Table 4 outlines the categories identified regarding the pedagogical approaches and teaching strategies and techniques used for teaching cognitive biases. Availability bias was the most common cognitive bias covered (n=4), followed by confirmation bias (n=3) and self-satisficing (n=3). The least common biases to be explored were the framing effect (n=1) and the representative heuristic (n=1). Most studies did not provide a guiding educational philosophy or framework (n=4). Sherbino and colleagues [18] used Croskerry’s model to guide their teaching of cognitive forcing strategies. The most common delivery mode was face-to-face teaching (n=4). The only other form of delivery of content was through simulation (n=1). All papers (n=5) focused on a single education session. Four techniques and strategies were identified to teach cognitive biases. These include case-based learning (n=2); use of mnemonics (n=2); debiasing techniques - not clearly stated (n=2); and clinical placement (n=1).

Table 4 Cognitive bias - approach to education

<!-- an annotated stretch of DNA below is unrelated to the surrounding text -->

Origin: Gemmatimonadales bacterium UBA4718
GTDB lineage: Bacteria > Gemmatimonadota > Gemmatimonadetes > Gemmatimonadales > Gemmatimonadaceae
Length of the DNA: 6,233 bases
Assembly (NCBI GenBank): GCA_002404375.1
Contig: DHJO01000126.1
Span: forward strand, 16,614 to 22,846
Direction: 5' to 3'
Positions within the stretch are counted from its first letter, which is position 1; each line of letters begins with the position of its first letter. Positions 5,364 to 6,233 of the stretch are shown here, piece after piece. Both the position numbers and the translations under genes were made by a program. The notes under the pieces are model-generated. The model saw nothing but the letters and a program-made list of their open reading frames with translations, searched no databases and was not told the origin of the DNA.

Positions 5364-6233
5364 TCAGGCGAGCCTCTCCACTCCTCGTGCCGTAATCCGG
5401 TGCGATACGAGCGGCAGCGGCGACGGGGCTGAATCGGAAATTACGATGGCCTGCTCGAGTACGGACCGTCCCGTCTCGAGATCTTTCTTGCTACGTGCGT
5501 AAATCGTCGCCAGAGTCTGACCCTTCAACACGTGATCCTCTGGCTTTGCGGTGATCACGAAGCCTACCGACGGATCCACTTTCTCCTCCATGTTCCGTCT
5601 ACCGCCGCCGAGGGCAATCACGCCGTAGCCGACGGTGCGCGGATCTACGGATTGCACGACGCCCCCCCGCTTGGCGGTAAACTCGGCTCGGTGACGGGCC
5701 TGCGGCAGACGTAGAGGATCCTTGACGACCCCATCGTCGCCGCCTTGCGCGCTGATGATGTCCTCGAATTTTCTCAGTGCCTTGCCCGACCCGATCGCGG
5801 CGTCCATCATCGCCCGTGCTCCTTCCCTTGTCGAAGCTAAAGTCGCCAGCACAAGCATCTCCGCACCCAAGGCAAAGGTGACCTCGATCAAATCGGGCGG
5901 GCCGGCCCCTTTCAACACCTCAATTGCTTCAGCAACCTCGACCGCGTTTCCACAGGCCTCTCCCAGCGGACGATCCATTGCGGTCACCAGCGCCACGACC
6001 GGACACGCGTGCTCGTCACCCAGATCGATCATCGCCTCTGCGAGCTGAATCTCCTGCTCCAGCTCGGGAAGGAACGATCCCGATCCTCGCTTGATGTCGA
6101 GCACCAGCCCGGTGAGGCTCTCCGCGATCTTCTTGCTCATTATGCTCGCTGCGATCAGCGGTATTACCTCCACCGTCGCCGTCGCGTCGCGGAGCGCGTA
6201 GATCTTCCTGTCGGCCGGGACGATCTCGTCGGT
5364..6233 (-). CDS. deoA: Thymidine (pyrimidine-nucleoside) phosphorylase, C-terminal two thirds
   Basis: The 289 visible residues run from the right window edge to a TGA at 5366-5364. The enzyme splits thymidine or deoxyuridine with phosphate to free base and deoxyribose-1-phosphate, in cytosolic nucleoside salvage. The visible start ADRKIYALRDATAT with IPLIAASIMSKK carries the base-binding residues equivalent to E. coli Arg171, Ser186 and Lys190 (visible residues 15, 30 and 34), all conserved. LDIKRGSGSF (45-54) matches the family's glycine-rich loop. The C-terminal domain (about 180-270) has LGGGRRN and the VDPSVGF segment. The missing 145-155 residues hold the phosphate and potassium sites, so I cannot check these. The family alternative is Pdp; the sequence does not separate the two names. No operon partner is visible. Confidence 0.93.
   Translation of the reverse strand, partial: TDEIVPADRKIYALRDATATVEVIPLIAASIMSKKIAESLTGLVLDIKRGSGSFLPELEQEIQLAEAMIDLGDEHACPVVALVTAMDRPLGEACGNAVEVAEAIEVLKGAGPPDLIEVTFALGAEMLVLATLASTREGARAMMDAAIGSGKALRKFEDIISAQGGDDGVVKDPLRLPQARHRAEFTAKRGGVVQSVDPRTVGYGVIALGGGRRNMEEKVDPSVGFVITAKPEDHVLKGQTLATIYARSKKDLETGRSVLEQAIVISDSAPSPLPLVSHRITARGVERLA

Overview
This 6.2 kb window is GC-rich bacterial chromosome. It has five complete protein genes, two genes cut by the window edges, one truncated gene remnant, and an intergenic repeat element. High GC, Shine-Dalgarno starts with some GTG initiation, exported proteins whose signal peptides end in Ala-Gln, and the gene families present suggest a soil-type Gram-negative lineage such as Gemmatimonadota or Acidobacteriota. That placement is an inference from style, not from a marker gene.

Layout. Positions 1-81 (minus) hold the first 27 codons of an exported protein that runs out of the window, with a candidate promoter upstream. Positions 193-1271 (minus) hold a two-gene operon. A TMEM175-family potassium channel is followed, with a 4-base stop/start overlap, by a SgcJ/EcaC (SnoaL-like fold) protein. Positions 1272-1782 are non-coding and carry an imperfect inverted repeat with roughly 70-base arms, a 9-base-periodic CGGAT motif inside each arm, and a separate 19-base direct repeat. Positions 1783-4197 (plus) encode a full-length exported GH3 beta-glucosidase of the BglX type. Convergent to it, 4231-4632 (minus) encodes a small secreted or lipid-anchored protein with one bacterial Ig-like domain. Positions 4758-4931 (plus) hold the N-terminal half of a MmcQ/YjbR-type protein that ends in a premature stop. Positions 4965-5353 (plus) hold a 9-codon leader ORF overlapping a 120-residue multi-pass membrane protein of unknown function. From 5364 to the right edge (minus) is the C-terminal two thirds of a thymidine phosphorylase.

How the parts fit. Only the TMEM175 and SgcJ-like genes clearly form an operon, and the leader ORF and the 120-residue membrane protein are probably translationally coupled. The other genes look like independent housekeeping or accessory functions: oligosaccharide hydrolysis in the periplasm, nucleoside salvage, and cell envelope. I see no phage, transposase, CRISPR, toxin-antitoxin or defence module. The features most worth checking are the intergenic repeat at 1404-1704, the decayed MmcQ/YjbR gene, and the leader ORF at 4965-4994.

Approach to assessment

Table 5 outlines the key themes identified relating to assessment and evaluation of learning of cognitive biases. Three types of assessment were identified from the studies. These were reflective practice (n=1), case-based short answer quiz (n=2), and case-based multiple choice question quiz (n=2).

Table 5 Cognitive bias – approach to assessment

Implicit bias and approach to education

Table 6 summarizes the categories identified describing pedagogical approaches, teaching strategies and techniques used to address implicit biases. Racial implicit bias was the most common focus within the included studies (n=4), followed by implicit bias in general (n=3) and weight (obesity) bias (n=2). Approaches to teaching other types of implicit bias were identified in one article. The majority of studies (n=6) did not indicate a guiding philosophy or conceptual framework to educate students. Half the studies (n=4) focused on a single educational session. The most common delivery method was face-to-face (n=5), followed by flipped classroom approach (n=2), and remote online learning (n=1). A wide range of techniques were used to deliver educational content. These included group work (n=6); readings (n=5); reflection for learning (n=5); use of the Implicit Association Test (IAT) [46] (n=4); use of media (n=2); role play exercises (n=1); brainstorming exercises (n=1); community service (n=1); social identity mapping (n=1); photovoice (n=1); and the fishbowl technique (n=1).

Table 6 Implicit bias – approach to education

Approach to assessment